Surname

First Name

Birth Date

Death Date

Remarks

RAYBURN

John J.

28 May 1895

18 Feb 1919

Pvt. Battery D 12th F.A.

 

RENFRO, Will W. – Willard Park Cemetery, Roane Co., TN.

 

Surname

First Name

Birth Date

Death Date

Remarks

RENFRO

W.W.

18 Mar 1890

10 Jul 1918

Died in line of duty

 

Harriman's Dead Hero.  Funeral of Private RENFRO, Killed at Gerstner Field.  The wheels of Harriman's industries were stilled and every business house in that city closed its doors for two hours Saturday afternoon to pay the last tribute to William Wright REN FRO, 29, aero squadron 253, Lake Charles, La.  Young RENFRO was an expert motor mechanic and it was while testing an airplane motor that his death occurred, being caused by a blow on the head from an airplane propeller while at work at Gerstner field Wednesday afternoon.  Application papers had been filed for RENFRO to become a flyer.  The body, accompanied by his "bunkie," Sergt. Francis L. KELSEY, arrived Friday.  Funeral services were held Saturday afternoon at 3 from the home of his parents, Mr. and Mrs. J.A. RENF RO, and was attended by a large concourse from over the county.  The Rev. E.E. WILE Y, of Chattanooga, a former pastor of the deceased, assisted by the Rev. D.O. HER RON, pastor of the M.E. church, south, conducted the services.  The floral offerings were beautiful, and noticeable among them was a large American flag composed of flowers in the national colors.  The flag-draped coffin was accompanied to Willard Park cemetery by a squad of soldiers, members of the local company I, Fifth Tennessee infantry, commanded by Sergt. KELS EY.  The Rockwood Times, Rockwood, TN, Thursday, 18 Jul 1918, Vol. 38, No. 29.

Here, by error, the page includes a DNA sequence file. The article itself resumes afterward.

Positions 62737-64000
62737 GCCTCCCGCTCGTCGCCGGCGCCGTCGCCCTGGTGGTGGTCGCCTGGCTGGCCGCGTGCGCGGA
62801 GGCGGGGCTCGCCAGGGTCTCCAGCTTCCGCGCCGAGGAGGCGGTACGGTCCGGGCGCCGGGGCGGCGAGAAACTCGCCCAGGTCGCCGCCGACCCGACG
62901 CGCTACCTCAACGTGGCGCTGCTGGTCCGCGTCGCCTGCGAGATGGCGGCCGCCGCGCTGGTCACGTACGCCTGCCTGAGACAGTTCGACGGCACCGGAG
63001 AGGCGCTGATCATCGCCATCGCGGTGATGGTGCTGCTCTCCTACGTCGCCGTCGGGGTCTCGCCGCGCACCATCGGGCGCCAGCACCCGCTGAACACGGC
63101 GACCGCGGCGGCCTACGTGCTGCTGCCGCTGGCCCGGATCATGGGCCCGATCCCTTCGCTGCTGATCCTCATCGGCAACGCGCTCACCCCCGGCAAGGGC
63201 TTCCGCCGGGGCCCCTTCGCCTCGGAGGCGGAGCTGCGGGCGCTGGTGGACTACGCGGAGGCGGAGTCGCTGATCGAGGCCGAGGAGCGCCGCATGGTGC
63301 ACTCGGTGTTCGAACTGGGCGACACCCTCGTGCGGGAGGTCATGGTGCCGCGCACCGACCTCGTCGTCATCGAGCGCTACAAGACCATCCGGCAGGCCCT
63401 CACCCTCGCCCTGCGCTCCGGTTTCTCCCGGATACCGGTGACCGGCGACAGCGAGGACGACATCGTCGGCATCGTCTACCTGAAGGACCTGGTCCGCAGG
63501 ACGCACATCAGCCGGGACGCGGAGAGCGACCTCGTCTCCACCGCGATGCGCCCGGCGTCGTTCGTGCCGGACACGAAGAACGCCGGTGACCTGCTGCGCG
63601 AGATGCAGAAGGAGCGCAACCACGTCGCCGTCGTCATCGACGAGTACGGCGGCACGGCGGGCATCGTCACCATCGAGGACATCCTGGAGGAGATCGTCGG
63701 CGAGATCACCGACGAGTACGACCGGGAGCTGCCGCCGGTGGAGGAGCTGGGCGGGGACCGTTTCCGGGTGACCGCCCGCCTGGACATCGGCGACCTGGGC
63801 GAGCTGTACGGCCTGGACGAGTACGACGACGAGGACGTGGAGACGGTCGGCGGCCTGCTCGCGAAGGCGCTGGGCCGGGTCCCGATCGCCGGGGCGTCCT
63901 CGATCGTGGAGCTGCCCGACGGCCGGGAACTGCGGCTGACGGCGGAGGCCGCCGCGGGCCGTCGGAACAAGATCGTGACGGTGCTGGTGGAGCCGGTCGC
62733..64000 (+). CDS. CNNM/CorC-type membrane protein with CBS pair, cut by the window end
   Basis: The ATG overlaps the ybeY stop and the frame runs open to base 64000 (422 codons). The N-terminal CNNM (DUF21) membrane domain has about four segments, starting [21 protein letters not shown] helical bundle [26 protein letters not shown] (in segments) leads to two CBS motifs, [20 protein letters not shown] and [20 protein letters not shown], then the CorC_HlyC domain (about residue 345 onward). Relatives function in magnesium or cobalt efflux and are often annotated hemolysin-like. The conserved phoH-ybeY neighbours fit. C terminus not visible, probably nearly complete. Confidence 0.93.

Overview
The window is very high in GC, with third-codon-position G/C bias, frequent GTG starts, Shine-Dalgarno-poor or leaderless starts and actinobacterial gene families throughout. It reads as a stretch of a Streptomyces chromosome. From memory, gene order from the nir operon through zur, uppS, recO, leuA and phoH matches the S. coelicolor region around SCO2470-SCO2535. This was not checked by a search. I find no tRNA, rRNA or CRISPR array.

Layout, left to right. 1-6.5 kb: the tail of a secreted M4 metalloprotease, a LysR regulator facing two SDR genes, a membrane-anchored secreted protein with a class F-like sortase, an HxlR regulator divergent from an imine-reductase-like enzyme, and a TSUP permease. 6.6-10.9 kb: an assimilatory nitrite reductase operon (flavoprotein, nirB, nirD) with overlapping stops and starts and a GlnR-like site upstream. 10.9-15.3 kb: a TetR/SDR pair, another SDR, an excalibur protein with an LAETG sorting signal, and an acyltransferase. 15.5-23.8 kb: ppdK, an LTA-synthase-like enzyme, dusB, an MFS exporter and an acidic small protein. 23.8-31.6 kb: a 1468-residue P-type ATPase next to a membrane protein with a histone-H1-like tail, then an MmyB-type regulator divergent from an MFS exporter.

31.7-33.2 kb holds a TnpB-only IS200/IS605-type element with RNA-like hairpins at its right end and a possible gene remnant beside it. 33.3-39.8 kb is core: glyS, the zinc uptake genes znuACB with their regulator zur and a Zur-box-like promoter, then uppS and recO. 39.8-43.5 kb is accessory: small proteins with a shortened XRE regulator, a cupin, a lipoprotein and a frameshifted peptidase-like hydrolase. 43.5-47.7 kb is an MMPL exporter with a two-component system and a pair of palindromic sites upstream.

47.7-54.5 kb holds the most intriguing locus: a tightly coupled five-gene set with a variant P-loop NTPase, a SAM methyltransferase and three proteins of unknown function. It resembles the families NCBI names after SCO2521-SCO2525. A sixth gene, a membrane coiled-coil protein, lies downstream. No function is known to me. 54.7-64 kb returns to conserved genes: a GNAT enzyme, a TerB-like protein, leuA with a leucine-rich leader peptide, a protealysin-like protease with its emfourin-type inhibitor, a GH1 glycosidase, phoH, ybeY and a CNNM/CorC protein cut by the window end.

ROBINSON, Marion A. – Buried Paint Rock Cemetery, Roane Co., TN.

 

Surname

First Name

Birth Date

Death Date

Remarks

ROBINSON

Marion A.

27 Nov 1890

03 Oct 1918

Pvt. 22nd Co. 6th TR BN 157th  DB

 

Kingston Department.  Deaths.  Roane County Gives Up Her Sons.  Whenever death comes to our boys wearing with honor the uniform of the army of the United States just as truly as they heroes as those who fall by Hun bullets.  We bow our heads in sorrow with the parents of these two boys, with them we share the glory of their death.  The body of Elbert W OODY, son of attorney Bry ce WOODY of this County, arrived in Loudon Monday and was interred Tuesday at Paint Rock.  Elbert WO ODY died in Hoboken N.Y., of influenza followed by pneumonia.  The young man was in the army and ready for overseas service.  Marion ROBIN SON, son of Sam RO BINSON of the South Side, at sea, of pneumonia.  The body was brought to New York, and will be shipped here for burial.  The Harriman Record, Thursday, 17 Oct 1918, Vol. 53, No. 14.

 

SMITH, Curtis E. – Buried Oak Grove Cemetery, Roane Co., TN.

 

Surname

First Name

Birth Date

Death Date

Remarks

SMITH

Curtis E.

1895

1918

1st Sgt., Killed at Ypres, Belgium